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Jennifer Lawrence pens essay on Hollywood sexism: I didn't want to seem 'difficult'

By
Marilyn Malara
Cast member Jennifer Lawrence attends the premiere of the sci-fi motion adventure The Hunger Games: Mockingjay - Part I at Nokia Theatre in Los Angeles on Nov. 17, 2014. Lawrence penned an essay calling out Hollywood sexism reflecting on her wages compared to her co-stars, which were revealed after the Sony hack. File Photo by Jim Ruymen/UPI
Cast member Jennifer Lawrence attends the premiere of the sci-fi motion adventure "The Hunger Games: Mockingjay - Part I" at Nokia Theatre in Los Angeles on Nov. 17, 2014. Lawrence penned an essay calling out Hollywood sexism reflecting on her wages compared to her co-stars, which were revealed after the Sony hack. File Photo by Jim Ruymen/UPI | License Photo

LOS ANGELES, Oct. 13 (UPI) -- Jennifer Lawrence didn't blame Hollywood when the Sony hack revealed she made scores less in salary wages than her male co-stars, she said. Instead, she blamed herself.

In an essay penned for Lena Dunham's newsletter, Lenny Letter, the Mockingjay Part 2 actress shed some light on her reaction to finding out about the gap between her pay and that of the likes of Christian Bale, Bradley Cooper and Jeremy Renner.

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"I failed as a negotiator because I gave up early," she wrote in the essay published Tuesday. "I didn't want to keep fighting over millions of dollars that, frankly, due to two franchises, I don't need."

Lawrence, an Oscar-winning actress, cited an inherent need to avoid being called a "brat," as one of the additional reasons why she did not fight for a higher salary for such movies as American Hustle and Silver Linings Playbook.

"But if I'm honest with myself, I would be lying if I didn't say there was an element of wanting to be liked that influenced my decision to close the deal without a real fight," Lawrence continued. "I didn't want to seem 'difficult' or 'spoiled.' At the time, that seemed like a fine idea, until I saw the payroll on the Internet and realized every man I was working with definitely did not worry about being 'difficult' or 'spoiled...Are we socially conditioned to behave this way?"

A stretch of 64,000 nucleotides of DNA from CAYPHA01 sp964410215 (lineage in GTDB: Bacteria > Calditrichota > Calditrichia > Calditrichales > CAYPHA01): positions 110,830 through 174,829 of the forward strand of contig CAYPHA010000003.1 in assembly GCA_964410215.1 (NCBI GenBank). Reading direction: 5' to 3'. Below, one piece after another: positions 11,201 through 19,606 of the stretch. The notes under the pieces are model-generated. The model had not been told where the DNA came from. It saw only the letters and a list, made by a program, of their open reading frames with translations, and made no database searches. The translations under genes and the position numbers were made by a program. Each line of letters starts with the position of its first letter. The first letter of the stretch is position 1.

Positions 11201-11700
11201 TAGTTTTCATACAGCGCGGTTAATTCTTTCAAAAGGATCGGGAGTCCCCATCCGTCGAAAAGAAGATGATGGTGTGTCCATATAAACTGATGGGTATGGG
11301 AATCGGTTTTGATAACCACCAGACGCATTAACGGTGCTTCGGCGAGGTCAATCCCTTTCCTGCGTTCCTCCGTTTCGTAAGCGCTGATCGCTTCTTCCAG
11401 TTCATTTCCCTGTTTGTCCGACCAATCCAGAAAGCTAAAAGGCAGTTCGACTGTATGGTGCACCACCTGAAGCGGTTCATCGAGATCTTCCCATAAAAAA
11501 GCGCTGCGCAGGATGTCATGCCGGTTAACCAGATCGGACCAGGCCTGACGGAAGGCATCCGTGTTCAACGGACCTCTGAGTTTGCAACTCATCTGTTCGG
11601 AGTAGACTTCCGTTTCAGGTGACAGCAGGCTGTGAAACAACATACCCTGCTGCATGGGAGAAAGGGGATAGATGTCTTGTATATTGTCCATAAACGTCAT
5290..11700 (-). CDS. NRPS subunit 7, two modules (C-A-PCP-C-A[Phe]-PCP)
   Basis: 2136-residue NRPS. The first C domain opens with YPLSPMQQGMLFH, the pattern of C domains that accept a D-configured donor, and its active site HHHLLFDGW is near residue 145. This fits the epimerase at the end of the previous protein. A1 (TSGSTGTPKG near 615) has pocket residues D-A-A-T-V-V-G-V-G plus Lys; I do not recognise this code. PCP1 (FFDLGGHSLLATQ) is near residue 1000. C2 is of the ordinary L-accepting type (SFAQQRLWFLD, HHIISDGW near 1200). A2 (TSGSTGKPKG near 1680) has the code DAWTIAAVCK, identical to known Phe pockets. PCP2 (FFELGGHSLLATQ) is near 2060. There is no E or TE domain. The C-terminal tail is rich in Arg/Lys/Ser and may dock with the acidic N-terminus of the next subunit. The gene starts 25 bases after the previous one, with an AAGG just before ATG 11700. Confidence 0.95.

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The 25-year-old actress also wrote her age and personality may play a role in her history of making less than her male counterparts, but questioned the usefulness of trying to be "adorable."

"[Expletive] that," she wrote about trying to be opinionated but likable while at work. "I don't think I've ever worked for a man in charge who spent time contemplating what angle he should use to have his voice heard. It's just heard. Jeremy Renner, Christian Bale, and Bradley Cooper all fought and succeeded in negotiating powerful deals for themselves. If anything, I'm sure they were commended for being fierce and tactical, while I was busy worrying about coming across as a brat and not getting my fair share."

The Joy actress joins the likes of Maggie Gyllenhaal, Anna Kendrick, Emma Thompson, Amber Rose, Amy Schumer and others in explicitly calling out sexism in Hollywood.

In her essay, Lawrence warns her readers her observations "have NOTHING to do with my vagina," but asserts they cannot be all wrong since another surfaced email from the Sony hack showed a producer calling Angelina Jolie a "spoiled brat," in negotiation.

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"For some reason," she concluded. "I just can't picture someone saying that about a man."

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